Systematic Review ARTICLE
Videofluoroscopic Evaluation of the Pharynx and Upper Esophageal Sphincter in the Dog: A Systematic Review of the Literature
- Department of Surgical and Radiological Sciences, School of Veterinary Medicine, University of California, Davis, Davis, CA, United States
Background: Diseases of the pharynx and upper esophageal sphincter can result in debilitating respiratory difficulty, dysphagia or a combination of both. An exact diagnosis is essential to properly prognosticate and guide therapy. Videofluoroscopic assessment of the pharynx and upper esophageal sphincter with or without orally administered contrast material is the diagnostic of choice for many diseases as both anatomic and functional information is gleaned. The purpose of this review is to assess for continuity in imaging protocols across institutions and to record quantitative and qualitative parameters used for analysis of videofluoroscopy of the pharynx and upper esophageal sphincter in dogs.
Methods: A systematic literature search was performed including articles published in peer-reviewed veterinary journals involving the topic of videofluoroscopy of the pharynx and upper esophageal sphincter through August 1, 2018. Specifics of study acquisition technique were recorded. Quantitative and qualitative videofluoroscopic parameters were recorded and compared across institutions where appropriate using one-way ANOVA with p ≤ 0.05 being considered significant.
Results: Videofluoroscopy of the pharynx and upper esophageal sphincter is performed either in right lateral or standing postures depending on the institution. Bolus size and consistency used during contrast videofluoroscopy of swallowing differs between institutions. Some institutions evaluate videofluoroscopic studies using qualitative criteria while others apply quantitative measures. Reported quantitative measures include inter-swallow interval, swallow rate, jaw cycles per swallow ratio, time to upper esophageal opening, maximal pharyngeal contraction, maximum laryngeal excursion, upper esophageal closure, epiglottic re-opening, and pharyngeal constriction ratio. Measurement outcomes are significantly different between institutions and when bolus size/consistency is variable when assessing healthy dogs.
Conclusions: The current peer-reviewed literature on fluoroscopic evaluation of the pharynx and UES in dogs shows a lack of standardization regarding imaging protocol. There is not a standard set of quantitative criteria applied amongst the institutions and there are significant differences in the outcomes obtained from videofluoroscopic assessment of swallowing suggesting significant inter-observer or inter-institutional variability. A consensus statement regarding imaging protocol and what parameters should be used to interpret airway and swallowing videofluoroscopic studies of the pharynx and UES in dogs is needed along with targeted analysis of observer variability.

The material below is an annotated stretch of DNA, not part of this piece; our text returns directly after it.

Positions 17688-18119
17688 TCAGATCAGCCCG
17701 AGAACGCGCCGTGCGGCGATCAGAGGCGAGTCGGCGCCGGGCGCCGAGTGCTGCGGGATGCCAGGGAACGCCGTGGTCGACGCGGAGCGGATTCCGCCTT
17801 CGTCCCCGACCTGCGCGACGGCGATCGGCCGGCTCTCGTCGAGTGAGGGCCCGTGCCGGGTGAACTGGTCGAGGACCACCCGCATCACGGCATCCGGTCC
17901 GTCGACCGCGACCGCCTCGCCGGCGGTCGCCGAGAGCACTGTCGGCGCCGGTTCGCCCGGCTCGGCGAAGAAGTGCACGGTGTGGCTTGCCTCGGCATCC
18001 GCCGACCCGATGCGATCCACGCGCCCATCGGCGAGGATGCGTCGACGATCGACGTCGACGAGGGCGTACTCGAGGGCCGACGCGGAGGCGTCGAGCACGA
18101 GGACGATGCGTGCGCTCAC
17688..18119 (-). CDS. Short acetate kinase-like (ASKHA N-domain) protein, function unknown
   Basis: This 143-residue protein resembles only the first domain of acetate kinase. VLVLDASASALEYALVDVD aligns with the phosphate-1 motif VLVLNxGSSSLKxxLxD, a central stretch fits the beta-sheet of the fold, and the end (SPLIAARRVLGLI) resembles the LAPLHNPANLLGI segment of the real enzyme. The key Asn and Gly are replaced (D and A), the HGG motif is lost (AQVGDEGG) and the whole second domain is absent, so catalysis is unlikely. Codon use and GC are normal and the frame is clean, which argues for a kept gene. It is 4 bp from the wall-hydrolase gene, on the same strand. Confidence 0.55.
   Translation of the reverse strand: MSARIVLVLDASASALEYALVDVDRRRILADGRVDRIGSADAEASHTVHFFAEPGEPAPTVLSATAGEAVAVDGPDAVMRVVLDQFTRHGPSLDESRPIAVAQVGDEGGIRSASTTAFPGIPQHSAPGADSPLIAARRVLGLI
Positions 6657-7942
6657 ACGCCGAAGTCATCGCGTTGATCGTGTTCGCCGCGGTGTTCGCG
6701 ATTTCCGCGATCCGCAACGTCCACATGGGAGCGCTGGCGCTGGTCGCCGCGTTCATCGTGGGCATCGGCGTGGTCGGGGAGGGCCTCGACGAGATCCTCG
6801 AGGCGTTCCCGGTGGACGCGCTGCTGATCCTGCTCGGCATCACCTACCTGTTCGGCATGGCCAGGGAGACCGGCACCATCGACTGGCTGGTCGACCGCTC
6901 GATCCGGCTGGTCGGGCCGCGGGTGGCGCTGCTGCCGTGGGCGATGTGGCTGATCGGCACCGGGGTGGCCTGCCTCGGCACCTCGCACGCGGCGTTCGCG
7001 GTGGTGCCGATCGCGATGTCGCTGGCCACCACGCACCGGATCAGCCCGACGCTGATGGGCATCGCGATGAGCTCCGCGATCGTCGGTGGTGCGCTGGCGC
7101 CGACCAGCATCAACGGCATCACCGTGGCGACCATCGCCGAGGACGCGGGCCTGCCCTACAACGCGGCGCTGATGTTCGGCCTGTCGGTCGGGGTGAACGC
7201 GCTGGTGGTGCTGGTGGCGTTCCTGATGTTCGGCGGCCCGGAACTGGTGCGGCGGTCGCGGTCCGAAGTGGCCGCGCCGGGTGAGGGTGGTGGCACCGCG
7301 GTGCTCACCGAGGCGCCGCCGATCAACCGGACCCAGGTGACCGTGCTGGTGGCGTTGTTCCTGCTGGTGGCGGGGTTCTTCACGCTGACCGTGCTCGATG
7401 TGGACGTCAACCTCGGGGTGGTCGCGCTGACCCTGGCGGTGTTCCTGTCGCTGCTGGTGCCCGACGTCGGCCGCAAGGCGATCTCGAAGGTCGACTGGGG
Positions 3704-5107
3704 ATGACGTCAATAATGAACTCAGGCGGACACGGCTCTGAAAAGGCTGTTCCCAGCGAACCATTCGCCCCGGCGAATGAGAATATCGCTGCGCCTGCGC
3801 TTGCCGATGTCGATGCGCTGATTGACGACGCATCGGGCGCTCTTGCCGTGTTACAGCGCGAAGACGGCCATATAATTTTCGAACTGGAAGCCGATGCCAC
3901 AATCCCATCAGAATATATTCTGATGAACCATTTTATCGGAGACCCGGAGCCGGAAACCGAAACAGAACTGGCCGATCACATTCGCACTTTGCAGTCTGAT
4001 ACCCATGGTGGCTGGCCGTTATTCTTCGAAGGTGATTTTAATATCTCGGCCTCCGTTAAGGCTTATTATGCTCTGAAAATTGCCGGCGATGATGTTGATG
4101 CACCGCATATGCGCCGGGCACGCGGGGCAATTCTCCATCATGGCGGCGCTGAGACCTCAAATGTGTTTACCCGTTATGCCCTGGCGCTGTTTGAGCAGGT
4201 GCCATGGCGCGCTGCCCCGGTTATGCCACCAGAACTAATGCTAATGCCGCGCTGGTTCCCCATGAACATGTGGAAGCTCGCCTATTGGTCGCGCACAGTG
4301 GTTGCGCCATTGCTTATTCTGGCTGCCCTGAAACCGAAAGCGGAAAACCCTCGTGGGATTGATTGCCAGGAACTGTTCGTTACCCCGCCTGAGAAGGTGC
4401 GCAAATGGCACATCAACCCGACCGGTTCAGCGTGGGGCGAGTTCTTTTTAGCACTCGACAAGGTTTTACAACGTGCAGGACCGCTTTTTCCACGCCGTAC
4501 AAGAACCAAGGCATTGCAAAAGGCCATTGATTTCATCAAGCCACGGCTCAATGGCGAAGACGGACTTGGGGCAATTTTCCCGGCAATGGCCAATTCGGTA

Diseases of the pharynx and upper esophageal sphincter can result in debilitating respiratory difficulty, dysphagia or a combination of both. Dysphagia is defined as difficulty swallowing as a result of disturbance of the oral, pharyngeal or esophageal phases of swallowing (1). The oral phase of swallowing is voluntary and results in transport of a bolus to a midline position between the tongue base and hard palate. The pharyngeal phase is the involuntary transport of the bolus past the pharynx and through the upper esophageal sphincter into the proximal esophagus. The esophageal phase transports the bolus from the proximal esophagus through the lower esophageal sphincter to the stomach (1). For the purposes of this review, focus will be placed on assessment of dogs with respiratory difficulty or pharyngeal dysphagia resulting from anatomic or functional disorders of the pharynx and upper esophageal sphincter.
The pharynx can be sub-divided into the nasopharynx (area dorsal to the soft palate between the choanae and the intrapharyngeal opening), oropharynx (area ventral to the soft palate between the palatoglossal arches and the epiglottis) and the laryngopharynx (the most caudal part of the pharynx) (1). In the dog, there are a variety of anatomic abnormalities which can affect the pharynx which include foreign bodies, stenoses, abscesses, tumors, polyps, and cysts derived from Rathke's pouch or the nasophayngeal mucosa (2–6). Thickening and elongation of the soft palate or the presence of nasopharyngeal sialoceles are causes of pharyngeal dysfunction most commonly occurring in brachycephalic breeds (7, 8). Functional abnormalities of the pharynx typically result from primary (myasthenia gravis, cranial nerve dysfunction, rabies) or secondary (pharyngeal collapse resulting from long-term negative pressure gradients from airway obstruction) causes of neuromuscular weakness (9, 10).
Diseases of the upper esophageal sphincter (UES) may or may not accompany abnormalities of the pharynx. Anatomic abnormalities that may affect the UES include foreign bodies and strictures while the most common functional abnormalities include cricopharyngeal dyssynchrony and cricopharyngeal achalasia. Cricopharyngeal dyssynchrony is a congenital or acquired disorder which involves delayed opening of the UES relative to bolus presentation (11). Cricopharyngeal achalasia is most commonly congenital and refers to incomplete or absent opening of the UES (10, 12). Achalasia and dyssynchrony may occur simultaneously (13). With pharyngeal, UES and combined pharyngeal-UES dysfunction, an exact diagnosis of the underlying problem is essential to properly prognosticate and guide therapy (14).